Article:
It's not that the event isn't good and the ass kicking that works isn't good. It's just that eventually even Dumbo had to learn he could fly withOUT the feather.

The structure and culture of Nano undermines the need for sustained effort.  Nano creates a culture for writers–whether it intends to or not and whether it (quietly and grudgingly) acknowledges its place in a larger mosaic of writing or not. No one thinks running one marathon a year (and doing nothing else by way of training) would be smart or help improve anyone's running performance or fitness because any marathon information will underscore the need for pre-event training, general health and fitness, and a sustained engagement over one's career. Any specific event will caution runners to be prepared, and any fitness information will include the fact that you have to keep at it as a lifestyle to get a real benefit.  With Nano, these ideas are an afterthought. They are a disclaimer at the bottom of the page in the fine print. "Oh yes, by the way, you should probably keep writing even after Dec 1st if you're serious about this whole writing thing voidwhereprohibitedmaycausenightsweatsandanalseepagekthnxbai."

It emphasizes one part of the process--word count--over everything else.  Word count is king in Nano. It's emperor. It's supreme commander. All else is an afterthought including quality, revision, research, and even reading, which are major parts of writing. It's no wonder that everyone happily applies the sobriquet of "novelist" after they have produced 50,000 words of excreta. Go back to those same forums on Dec 1st, and you will see oceans of folks talking about "cleaning up and submitting" their novels, switching off readers to get them ready for publication, looking for editors, and how they're starting a new novel right away. They haven't learned how drafts fit into the process.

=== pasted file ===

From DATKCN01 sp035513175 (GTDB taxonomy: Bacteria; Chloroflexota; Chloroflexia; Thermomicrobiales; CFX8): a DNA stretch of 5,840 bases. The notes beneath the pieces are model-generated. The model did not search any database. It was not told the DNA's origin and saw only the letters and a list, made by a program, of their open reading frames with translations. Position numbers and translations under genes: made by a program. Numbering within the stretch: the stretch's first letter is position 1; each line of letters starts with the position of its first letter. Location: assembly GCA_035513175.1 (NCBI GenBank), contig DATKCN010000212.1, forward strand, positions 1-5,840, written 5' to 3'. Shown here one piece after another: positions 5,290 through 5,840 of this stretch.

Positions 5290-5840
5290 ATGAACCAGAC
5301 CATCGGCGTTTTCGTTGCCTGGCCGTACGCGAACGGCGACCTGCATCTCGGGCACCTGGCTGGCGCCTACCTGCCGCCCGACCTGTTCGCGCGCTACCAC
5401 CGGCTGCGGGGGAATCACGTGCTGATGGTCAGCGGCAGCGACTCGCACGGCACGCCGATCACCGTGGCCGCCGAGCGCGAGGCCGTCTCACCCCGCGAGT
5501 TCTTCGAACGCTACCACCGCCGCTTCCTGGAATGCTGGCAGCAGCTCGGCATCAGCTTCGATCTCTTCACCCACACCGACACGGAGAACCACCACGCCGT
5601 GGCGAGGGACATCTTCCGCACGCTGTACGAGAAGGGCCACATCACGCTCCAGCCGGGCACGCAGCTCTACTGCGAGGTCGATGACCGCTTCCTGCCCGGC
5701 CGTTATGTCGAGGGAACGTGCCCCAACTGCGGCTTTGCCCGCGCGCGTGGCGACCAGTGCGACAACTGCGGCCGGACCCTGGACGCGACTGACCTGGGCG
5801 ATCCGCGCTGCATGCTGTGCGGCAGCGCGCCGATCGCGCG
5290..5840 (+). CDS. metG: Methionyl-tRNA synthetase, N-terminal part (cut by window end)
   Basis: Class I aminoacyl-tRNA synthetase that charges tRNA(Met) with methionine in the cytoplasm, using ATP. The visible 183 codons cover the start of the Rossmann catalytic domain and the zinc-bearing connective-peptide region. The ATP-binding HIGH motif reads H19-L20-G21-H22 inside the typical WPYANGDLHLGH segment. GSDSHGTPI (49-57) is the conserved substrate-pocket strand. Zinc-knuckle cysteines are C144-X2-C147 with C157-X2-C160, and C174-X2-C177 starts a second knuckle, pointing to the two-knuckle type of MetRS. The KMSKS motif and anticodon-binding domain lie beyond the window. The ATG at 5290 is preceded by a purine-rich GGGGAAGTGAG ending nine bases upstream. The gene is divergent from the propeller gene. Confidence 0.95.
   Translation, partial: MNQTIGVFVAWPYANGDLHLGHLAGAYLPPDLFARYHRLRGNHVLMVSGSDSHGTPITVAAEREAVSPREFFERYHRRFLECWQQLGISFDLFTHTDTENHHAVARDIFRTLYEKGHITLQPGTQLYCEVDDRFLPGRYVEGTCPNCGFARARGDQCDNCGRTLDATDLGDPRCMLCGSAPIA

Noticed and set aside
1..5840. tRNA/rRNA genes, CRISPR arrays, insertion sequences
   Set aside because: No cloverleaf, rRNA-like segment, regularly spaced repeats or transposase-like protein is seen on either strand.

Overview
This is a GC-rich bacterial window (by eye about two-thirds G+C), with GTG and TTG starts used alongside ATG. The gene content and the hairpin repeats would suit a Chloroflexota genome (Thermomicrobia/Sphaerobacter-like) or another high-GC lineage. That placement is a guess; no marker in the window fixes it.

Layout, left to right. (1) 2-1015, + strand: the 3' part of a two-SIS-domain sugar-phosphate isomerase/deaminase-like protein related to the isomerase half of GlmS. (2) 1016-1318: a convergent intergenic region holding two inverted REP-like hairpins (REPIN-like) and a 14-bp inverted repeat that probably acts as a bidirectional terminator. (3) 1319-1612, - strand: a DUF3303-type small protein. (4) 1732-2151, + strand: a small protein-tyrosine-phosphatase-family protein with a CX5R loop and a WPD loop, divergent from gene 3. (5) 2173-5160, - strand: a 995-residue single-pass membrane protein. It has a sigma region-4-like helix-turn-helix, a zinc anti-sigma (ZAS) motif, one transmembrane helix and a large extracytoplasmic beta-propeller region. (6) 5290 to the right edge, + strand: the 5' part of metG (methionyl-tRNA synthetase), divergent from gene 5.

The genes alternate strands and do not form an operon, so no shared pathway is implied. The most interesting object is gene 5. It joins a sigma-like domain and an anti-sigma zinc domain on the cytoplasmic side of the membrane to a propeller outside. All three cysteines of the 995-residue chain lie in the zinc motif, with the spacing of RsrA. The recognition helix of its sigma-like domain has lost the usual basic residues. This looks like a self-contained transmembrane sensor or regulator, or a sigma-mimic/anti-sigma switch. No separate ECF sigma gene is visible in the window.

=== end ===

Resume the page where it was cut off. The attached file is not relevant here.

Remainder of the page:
And it can actually be harmful for writers not to understand all this.

The creative process isn't ever so clean.  Ask any writer if their process is as smooth as 1667 words per day, and you will get a lot of laughter. Even people who do have word or page counts for their daily output know that their creative process is going to come in like a puppy through your roomful of carefully laid out index cards. Sometimes you delete your last ten pages because not even you know where the fuck you've wandered off to. Sometimes you get a lightning flash for a totally different project that you have to take some notes on so you can come back to it later and that sucks up most of your day.  Sometimes you catch a wave of inspiration like a surfer catching a tube, and you grab the nearest thing with caffeine in it, stay up all night clacking away, and have 10,000 words in front of you when you stumble to bed at seven the next morning.  That's just how this shit sometimes works.  Sitting down at the same time can help you with your creativity, but once the juice is loose, you have to be willing to let your muse lead in the dance.

80-85% failure rate.  Nano gets really excited about its success rate. The "unprecedented" numbers of "winners" most years fall between 15 and 20%. Awesome right? That's like almost a fifth! Let's turn that around. 4/5's of people are NOT finishing. If four fifths of people weren't finishing a marathon, would they call it a great success? It might actually be a little closer to the first three or four episodes of a season of American Idol. This is 160,000 people every year. And my heart just breaks for them.

And that's what leads to the really really ugly...

The Really, Really Ugly